BERKELEY, California — A 4.5 magnitude earthquake struck early Thursday in Berkeley, California, according to a report from the US Geological Survey, shaking up some residents of the densely populated San Francisco Bay area awake in their beds.
A 4.5 magnitude earthquake that shook the Bay Area on Jan. 4, 2017, is on a map provided by the U.S. Geological Survey.
The earthquake hit at 2:39 a.m. and had a center near the Berkeley-Oakland boundary along the Hayward fault, which sits atop a densely populated area.
There were no immediate reports of damage in and around the area, the state Governor’s Office of Emergency Services said.
Authorities did not expect major damage because of the quake, but “there’s always a possibility of some minor damage to older structures in the area,” U.S. Geological Survey seismologist Robert Sanders told.
Some residents in the area told that the quake shook them awake. A quake of this intensity generally would produce moderate shaking felt by nearly everyone near the center, awakening many people and having the potential to break some windows and dishes, the USGS says.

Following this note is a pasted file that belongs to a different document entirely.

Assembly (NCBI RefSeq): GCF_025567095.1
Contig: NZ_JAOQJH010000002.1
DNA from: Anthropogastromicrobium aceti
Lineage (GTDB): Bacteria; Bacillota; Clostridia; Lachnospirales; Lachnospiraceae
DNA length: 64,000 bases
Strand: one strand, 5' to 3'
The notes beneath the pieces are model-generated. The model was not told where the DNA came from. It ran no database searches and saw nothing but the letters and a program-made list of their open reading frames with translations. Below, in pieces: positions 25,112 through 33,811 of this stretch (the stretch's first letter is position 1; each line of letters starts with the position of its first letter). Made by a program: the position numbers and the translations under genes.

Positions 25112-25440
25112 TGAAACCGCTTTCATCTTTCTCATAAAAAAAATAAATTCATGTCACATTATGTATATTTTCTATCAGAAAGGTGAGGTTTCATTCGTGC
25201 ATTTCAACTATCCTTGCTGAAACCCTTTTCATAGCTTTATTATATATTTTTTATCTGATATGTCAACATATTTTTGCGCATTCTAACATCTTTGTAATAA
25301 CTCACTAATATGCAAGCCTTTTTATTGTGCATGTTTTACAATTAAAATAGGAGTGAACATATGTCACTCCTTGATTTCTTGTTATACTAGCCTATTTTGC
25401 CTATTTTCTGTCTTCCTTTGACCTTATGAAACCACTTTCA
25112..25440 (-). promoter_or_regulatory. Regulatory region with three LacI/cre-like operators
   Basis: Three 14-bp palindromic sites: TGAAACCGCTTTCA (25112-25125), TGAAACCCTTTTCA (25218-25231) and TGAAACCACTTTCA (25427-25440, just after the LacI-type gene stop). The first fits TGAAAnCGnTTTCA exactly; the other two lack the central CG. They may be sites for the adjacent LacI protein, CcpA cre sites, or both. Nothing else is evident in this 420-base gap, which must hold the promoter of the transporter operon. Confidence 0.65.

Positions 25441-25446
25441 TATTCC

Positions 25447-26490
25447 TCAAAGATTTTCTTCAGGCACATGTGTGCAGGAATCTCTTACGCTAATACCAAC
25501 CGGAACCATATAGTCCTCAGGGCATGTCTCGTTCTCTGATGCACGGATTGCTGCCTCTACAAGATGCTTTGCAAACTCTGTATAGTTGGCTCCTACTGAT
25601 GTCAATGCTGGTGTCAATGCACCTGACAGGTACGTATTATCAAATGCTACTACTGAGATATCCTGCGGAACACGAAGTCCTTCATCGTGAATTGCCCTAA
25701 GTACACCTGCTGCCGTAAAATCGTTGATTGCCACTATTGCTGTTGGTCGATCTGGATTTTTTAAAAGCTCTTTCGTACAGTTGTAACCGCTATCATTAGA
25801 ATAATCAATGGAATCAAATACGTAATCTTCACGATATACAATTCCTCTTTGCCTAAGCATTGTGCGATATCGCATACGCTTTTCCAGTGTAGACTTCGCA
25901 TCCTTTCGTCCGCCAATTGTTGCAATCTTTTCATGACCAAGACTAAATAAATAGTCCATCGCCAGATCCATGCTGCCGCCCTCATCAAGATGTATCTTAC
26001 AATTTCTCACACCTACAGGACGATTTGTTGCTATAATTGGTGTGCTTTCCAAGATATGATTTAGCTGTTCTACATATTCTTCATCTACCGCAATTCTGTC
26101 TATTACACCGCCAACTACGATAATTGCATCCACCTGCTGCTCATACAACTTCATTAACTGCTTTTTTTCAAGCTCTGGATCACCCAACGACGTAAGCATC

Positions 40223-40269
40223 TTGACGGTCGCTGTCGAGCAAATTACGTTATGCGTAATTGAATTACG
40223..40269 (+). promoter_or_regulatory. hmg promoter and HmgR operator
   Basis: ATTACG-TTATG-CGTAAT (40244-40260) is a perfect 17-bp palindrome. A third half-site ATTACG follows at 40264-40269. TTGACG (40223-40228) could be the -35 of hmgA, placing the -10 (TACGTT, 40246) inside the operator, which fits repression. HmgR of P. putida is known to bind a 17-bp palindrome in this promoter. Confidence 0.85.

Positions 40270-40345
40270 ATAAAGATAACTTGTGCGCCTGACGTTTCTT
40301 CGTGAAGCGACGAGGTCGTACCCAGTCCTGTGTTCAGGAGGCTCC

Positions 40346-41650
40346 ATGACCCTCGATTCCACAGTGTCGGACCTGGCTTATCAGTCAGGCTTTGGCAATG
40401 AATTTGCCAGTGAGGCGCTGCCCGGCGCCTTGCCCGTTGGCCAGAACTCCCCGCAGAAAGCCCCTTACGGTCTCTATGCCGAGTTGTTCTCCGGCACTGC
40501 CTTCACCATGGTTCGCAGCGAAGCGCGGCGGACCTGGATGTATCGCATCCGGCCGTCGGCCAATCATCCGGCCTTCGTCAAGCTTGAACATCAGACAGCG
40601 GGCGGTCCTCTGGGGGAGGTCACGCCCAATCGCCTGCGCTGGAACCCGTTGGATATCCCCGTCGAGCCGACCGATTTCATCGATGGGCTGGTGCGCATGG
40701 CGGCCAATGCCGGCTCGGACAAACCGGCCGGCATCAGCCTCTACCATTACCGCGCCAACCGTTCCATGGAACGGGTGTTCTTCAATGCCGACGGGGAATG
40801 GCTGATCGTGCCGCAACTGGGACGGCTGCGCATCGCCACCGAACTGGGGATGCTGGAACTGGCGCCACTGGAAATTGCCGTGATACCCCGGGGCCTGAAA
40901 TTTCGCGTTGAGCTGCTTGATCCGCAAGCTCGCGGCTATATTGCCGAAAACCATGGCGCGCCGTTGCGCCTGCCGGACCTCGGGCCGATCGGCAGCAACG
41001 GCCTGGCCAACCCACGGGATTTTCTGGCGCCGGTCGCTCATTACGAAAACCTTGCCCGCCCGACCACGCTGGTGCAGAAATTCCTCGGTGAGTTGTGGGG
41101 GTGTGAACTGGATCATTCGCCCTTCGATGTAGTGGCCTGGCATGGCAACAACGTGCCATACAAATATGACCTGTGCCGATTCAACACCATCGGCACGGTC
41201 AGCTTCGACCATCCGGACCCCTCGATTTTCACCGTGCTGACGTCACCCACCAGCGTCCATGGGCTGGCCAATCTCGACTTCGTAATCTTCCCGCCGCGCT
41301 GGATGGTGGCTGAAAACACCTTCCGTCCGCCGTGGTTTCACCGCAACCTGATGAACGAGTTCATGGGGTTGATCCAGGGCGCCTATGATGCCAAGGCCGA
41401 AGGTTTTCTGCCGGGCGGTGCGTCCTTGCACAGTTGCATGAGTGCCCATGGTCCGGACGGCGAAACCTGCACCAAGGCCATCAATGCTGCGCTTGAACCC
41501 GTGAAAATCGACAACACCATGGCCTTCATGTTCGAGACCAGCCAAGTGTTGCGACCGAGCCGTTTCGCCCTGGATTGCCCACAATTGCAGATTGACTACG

“It shook our house and shook the bed big time,” Gina Solis of San Rafael, across the San Francisco Bay from Berkeley, told.
In Hayward, a few miles southeast of Oakland, Robert Hilton says he also woke up to a sensation that something might be running into his house.
The area’s commuter trains will be delayed in the morning so that inspectors can check the tracks, Bay Area Rapid Transit said on Twitter.
The Hayward Fault passes through Berkeley and extends through several cities on the east side of the Bay Area.
According to the Los Angeles Times, the fault could produce a magnitude 7 or greater tremblor. Therefore, we’re lucky that the earthquake wasn’t more serious.